Premium funding is a crucial cog in the workings of the insurance industry that deserves much more attention.
That’s the view of Ross Hayward, Director of Queensland-based Premium Funding, who has released a “white paper” and broker survey aimed at lifting the lid on industry trends – something he believes has never been done.
“We’ve never drilled down and had a really close look at funding,” he says. “We wanted to show brokers some trends, and get everyone on the same page.”
The paper says with one in three commercial premiums in Australia funded, the industry’s important impact is often overlooked
“We know the market is about $4 billion and there are roughly 270,000 commercial funding contracts written annually.
Mr Hayward is happy to admit that – to the untrained eye – premium funding can be a little confusing.
“When I tell people what I do, they look at me blankly,” Mr Hayward told insuranceNEWS.com.au. “They think of their own arrangements and say, ‘Can’t you pay insurance monthly, anyway?’.”
The answer is that in the commercial insurance space you usually can’t.
So it’s no different to a bank loan? Wrong again.
What makes premium funding stand out is the fact it can usually be approved instantly, with almost no checks required.
This is possible due to the “cancelability” of insurance premiums.
If a client fails to make their payments, the cover is cancelled and the insurer repays the outstanding balance to the funder.
“The moment a broker produces a contract and it is signed, then the funding is in place,” Mr Hayward said. “It is the simplest form of finance I’ve ever come across.
“I fund businesses all the time that are under financial stress. It’s no problem.”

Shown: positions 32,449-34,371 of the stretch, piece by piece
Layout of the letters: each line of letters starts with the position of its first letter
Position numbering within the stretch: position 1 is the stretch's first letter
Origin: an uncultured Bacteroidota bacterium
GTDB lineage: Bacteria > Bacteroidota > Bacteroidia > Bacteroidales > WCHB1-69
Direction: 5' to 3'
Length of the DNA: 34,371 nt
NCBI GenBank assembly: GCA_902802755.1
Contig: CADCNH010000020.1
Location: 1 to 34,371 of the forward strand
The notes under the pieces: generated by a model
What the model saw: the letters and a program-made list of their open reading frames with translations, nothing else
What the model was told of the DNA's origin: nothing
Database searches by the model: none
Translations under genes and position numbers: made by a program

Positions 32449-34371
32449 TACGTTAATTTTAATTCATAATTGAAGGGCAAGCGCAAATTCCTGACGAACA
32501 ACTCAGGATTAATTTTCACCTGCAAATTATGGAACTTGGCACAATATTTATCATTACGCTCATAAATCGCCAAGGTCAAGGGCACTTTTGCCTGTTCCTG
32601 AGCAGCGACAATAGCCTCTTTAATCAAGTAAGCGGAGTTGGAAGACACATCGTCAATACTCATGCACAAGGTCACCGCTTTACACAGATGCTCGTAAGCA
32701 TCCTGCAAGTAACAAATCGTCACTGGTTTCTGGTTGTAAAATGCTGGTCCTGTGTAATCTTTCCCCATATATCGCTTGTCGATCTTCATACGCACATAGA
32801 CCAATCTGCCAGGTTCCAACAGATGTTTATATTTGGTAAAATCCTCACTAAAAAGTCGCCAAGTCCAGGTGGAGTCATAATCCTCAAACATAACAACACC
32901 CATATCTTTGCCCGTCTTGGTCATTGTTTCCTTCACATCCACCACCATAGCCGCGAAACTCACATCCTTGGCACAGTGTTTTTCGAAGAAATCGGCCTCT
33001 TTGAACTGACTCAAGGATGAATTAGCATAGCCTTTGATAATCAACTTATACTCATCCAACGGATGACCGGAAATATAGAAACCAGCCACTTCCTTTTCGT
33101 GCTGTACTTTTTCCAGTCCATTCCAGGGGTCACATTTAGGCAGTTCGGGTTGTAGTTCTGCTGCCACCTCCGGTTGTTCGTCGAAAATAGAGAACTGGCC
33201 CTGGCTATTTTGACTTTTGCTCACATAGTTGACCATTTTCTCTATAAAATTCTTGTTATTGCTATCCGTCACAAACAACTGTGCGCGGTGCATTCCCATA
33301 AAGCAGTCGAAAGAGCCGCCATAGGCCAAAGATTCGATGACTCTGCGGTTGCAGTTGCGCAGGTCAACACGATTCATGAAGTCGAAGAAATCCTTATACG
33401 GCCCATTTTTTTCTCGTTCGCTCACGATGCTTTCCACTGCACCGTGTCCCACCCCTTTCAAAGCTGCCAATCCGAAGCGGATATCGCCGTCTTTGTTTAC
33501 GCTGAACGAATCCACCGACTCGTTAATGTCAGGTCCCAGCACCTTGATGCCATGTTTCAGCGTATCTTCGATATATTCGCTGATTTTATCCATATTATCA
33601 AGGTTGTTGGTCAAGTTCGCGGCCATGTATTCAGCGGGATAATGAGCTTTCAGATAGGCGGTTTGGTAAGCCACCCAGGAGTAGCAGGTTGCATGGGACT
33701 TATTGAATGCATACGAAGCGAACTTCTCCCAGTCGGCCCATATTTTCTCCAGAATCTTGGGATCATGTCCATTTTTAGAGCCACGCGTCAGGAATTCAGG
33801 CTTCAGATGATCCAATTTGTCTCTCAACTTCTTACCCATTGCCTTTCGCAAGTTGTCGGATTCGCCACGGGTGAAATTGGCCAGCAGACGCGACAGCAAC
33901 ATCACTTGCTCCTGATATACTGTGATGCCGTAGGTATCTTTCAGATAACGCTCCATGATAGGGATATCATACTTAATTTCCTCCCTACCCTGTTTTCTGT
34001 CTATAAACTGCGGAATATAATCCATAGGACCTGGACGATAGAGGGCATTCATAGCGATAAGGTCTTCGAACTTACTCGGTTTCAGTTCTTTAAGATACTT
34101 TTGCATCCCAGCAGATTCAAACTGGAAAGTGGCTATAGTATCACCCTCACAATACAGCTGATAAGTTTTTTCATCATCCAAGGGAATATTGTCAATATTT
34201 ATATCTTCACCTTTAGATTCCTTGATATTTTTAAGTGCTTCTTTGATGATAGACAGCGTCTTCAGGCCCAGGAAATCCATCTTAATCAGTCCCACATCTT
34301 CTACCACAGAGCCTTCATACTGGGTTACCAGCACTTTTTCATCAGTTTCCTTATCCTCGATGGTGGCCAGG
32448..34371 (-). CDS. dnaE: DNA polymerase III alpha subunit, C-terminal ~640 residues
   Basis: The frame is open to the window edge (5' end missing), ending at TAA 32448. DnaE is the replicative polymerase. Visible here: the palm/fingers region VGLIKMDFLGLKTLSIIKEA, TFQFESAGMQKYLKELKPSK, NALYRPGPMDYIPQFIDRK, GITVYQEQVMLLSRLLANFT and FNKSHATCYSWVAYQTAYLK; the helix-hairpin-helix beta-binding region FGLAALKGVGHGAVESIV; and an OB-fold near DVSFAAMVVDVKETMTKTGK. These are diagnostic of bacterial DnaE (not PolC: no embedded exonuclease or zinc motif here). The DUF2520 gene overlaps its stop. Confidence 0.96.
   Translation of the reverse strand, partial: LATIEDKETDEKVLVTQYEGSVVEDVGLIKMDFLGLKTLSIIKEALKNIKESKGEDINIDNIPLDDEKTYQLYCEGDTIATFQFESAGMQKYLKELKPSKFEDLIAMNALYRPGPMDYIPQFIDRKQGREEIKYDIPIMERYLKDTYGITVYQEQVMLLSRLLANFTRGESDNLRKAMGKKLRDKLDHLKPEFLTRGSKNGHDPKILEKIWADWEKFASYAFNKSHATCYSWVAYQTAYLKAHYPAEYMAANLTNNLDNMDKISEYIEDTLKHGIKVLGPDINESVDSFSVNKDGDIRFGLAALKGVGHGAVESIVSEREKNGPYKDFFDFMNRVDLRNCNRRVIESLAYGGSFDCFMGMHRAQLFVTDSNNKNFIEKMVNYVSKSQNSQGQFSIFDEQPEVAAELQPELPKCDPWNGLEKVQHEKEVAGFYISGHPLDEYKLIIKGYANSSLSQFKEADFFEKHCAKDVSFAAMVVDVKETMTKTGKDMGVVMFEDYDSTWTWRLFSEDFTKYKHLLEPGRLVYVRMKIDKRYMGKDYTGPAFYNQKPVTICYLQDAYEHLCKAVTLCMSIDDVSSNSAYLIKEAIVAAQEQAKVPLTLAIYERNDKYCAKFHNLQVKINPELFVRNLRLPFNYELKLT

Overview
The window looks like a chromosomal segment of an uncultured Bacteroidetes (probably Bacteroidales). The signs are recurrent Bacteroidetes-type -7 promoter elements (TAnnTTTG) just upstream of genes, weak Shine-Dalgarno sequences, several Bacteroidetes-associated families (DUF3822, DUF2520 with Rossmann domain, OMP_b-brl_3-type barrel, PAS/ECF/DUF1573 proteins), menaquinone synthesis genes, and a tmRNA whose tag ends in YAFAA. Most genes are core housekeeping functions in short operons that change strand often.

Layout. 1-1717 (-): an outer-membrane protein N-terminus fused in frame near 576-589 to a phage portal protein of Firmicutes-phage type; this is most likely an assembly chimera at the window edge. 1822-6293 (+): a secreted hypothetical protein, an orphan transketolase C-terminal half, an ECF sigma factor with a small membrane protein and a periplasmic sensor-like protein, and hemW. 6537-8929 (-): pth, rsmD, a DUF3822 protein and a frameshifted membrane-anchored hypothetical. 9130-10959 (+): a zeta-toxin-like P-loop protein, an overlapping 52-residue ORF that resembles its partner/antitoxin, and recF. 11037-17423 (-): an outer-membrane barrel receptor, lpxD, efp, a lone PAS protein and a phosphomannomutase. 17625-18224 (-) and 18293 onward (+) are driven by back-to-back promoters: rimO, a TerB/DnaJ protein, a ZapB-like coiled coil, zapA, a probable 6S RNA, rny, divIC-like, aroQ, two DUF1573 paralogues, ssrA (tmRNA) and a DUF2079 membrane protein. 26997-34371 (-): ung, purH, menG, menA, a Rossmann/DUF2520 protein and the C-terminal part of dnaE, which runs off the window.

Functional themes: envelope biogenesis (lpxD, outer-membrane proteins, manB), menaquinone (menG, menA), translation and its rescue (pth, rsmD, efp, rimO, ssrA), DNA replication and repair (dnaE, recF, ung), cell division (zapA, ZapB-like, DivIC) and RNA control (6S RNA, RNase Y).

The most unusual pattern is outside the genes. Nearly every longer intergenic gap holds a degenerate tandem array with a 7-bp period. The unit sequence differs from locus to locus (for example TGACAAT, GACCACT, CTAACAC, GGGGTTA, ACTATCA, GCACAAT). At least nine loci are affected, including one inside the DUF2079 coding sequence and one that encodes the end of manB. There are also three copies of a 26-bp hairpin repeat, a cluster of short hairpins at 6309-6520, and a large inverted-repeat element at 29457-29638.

But if it all seems too easy, it isn’t. At least, not in a soft market.
Mr Hayward’s paper details a dramatic drop in premiums this year, across all sectors. This has hit premium funders hard.
“If premiums drop by 10%, then we are lending 10% less and margins are tight,” Mr Hayward says. “We’ve all been operating in an easy market for a long while, but the industry takes a big hit in the tough times.”
Conversion rates are also down.
“Businesses may have more cash available, or now that premiums are cheaper they may be able to pay upfront,” Mr Hayward says.
The survey shows only one-third of brokers offer a funding option with every contract, suggesting judgements are being made based on the amounts involved.
But the paper says brokers may be missing out on commissions by applying such “hard and fast rules”.
Offering funding can not only improve brokers’ bottom lines but can also build on relationships with customers.
“We have funded premiums of millions of dollars for companies that have no problem with cash but that love the easy funding option,” Mr Hayward says.
His biggest bugbear is that more than half of brokers are forced to use particular funders.
“There has got to be more work done on making the industry more open.
“The best outcome for the client should dictate which funder a broker uses, not whether you are part of a cluster group.
“It assumes that one funder is the same as another – and that is not the case.”
Mr Hayward concedes funders charge broadly similar rates of interest, but he says there are other ways to stand out from the crowd, such as technology, innovation and efficient processes.
One obvious issue for funders will arise if insurers start to offer monthly payment of commercial premiums.
But Mr Hayward does not see that happening any time soon.
“There are a couple of insurers that do it. But think of the cashflow impact, and insurers don’t really want the hassle of chasing monthly payments.
“Brokers also don’t like insurers to be in regular contact with their clients.”
The premium funding industry is as crucial to insurance as motor finance companies are to car sales, Mr Hayward says.
“They are absolutely integral. Without financiers, there would be no motor industry.”
And without funders, large numbers of business owners would be unable to afford their premiums.
The message for brokers is clear: give premium funding a little more thought. It deserves your attention.